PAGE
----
At The Farm/ Health

The Perilous Journey for Pure Olive Oil

The Perilous Journey for Pure Olive Oil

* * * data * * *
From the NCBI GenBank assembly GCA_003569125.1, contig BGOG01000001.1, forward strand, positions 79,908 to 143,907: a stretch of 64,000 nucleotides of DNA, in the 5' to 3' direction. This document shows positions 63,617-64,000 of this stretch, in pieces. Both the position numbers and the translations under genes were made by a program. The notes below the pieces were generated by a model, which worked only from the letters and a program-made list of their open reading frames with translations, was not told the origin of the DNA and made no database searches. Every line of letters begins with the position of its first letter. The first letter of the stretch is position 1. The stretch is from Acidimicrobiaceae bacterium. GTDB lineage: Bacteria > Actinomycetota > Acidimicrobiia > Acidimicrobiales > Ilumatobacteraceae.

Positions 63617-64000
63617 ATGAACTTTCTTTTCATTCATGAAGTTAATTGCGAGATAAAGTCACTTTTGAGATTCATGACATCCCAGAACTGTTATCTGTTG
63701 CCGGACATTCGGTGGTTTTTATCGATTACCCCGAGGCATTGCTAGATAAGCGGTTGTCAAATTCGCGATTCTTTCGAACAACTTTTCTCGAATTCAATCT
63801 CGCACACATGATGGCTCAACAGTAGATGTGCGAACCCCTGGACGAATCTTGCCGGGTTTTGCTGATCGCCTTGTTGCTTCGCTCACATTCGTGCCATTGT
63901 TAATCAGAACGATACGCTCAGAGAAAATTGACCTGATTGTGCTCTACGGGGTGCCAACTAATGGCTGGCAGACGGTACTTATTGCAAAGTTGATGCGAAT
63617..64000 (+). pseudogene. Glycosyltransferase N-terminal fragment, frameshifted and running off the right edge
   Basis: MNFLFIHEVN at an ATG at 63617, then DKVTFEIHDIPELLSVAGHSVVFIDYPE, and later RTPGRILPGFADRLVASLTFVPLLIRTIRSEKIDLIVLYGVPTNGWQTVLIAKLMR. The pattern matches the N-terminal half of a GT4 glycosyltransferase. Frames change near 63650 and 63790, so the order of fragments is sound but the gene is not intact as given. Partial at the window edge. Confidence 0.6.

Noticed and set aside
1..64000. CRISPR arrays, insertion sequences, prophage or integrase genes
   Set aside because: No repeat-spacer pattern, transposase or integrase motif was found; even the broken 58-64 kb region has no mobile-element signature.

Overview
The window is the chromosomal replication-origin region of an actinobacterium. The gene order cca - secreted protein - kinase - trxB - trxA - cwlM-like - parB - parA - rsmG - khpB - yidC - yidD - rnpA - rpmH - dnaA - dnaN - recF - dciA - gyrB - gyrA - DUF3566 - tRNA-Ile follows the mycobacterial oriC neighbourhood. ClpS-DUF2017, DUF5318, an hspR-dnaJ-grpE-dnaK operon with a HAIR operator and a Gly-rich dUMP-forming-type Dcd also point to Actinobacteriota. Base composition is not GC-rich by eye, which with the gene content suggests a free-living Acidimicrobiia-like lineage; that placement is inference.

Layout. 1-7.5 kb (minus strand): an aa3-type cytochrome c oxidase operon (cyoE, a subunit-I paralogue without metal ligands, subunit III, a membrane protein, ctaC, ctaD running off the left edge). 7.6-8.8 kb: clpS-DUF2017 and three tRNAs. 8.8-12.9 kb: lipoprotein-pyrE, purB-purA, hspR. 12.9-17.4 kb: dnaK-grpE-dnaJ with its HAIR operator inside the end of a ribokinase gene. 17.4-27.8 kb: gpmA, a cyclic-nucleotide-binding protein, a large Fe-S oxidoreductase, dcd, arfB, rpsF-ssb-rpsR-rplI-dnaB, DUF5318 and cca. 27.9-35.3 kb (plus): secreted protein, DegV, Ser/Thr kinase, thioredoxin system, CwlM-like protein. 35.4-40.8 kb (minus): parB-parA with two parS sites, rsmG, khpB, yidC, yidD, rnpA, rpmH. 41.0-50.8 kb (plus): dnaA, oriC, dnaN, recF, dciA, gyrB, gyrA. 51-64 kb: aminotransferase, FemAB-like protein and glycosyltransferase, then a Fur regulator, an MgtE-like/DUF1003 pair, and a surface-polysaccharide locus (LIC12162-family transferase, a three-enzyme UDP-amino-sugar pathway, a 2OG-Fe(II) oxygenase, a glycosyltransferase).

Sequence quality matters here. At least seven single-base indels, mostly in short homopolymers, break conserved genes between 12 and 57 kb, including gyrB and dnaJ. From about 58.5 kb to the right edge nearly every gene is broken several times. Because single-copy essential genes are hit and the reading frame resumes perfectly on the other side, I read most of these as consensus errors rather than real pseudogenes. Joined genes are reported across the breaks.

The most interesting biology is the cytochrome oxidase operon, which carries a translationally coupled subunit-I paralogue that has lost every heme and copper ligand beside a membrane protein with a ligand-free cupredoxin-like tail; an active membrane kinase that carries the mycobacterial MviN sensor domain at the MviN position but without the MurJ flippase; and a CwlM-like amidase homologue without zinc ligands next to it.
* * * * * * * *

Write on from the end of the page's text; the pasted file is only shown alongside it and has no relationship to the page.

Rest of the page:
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You can’t miss Don Nina’s olive table at the Alamo’s Farmer’s Market, it is bright yellow, and adorned with a picture of his olive orchard. He is a local olive farm owner and producer. His smile is warm and friendly, and he spends his day here educating people about his passion, high quality olive oil. The bottles of deeply colored olive oils with a distinctive bottle and label, might be mistaken for bottles of rare champagne. Don stands behind his olive oil, because he is the grower and producer, and oversees the process from start to finish. There is even a chemical purity license that is framed on his table, and he advises, “Any olive grower should be willing to show you their olive oil testing results.” Don is an advocate for quality olive oil, and he is passionate about it. He has tended his olive orchard for the past 18 years. “Their trunks are this wide” he gestures with his hand three feet apart. “And when we started, they were only 4 inches, imported from Italy.” Don warns me that if I am buying olive oil at the grocery store, it carries the risk of being impure and possibly, very little olive oil. Olive oil because it is in such demand over other oils, has become a commodity that is fraught with fraud. “Have you read ‘Slippery Business’ in the New Yorker?” This is an investigative journal article, which describes how oil, very crude oil, of the non olive variety, from northern Africa, may be labeled ‘Product of Italy” if it spends enough time in an Italian port. This is how big name brand labels were reaping huge profits, by relabeling impure oils and “cutting” the impure oils with even more unrelated oils. Due to the high cost point of olive oil, this oil cutting was making some so called olive oil manufacturers very wealthy. “Know your olive oil grower” would be Don’s advice. I ran a few names of family farm olive growers in Sacramento and Don recognized them immediately. “Those are good oils,” he says smiling; he knows many of our local growers. Don’s opinions about the olive oil business are also reiterated with our local UC Davis Olive Center who recommends consumers buy domestic, not only for more reliable purity reasons but also for freshness. Their studies have shown that the majority of imported oils may already be rancid, forming free radicals and will be missing the very ingredients consumers are paying for – antioxidants. Don handed me a small slice of bread, and poured golden green liquid from the bottle on the table of “a finishing oil” to be poured over fish or pasta, enjoyed for its flavor. This type of oil was meant to be taken straight from the bottle, and believe me, it was. Cheers, to the next sip of local, small family farm pressed olive oil you find at your local farmer’s market.

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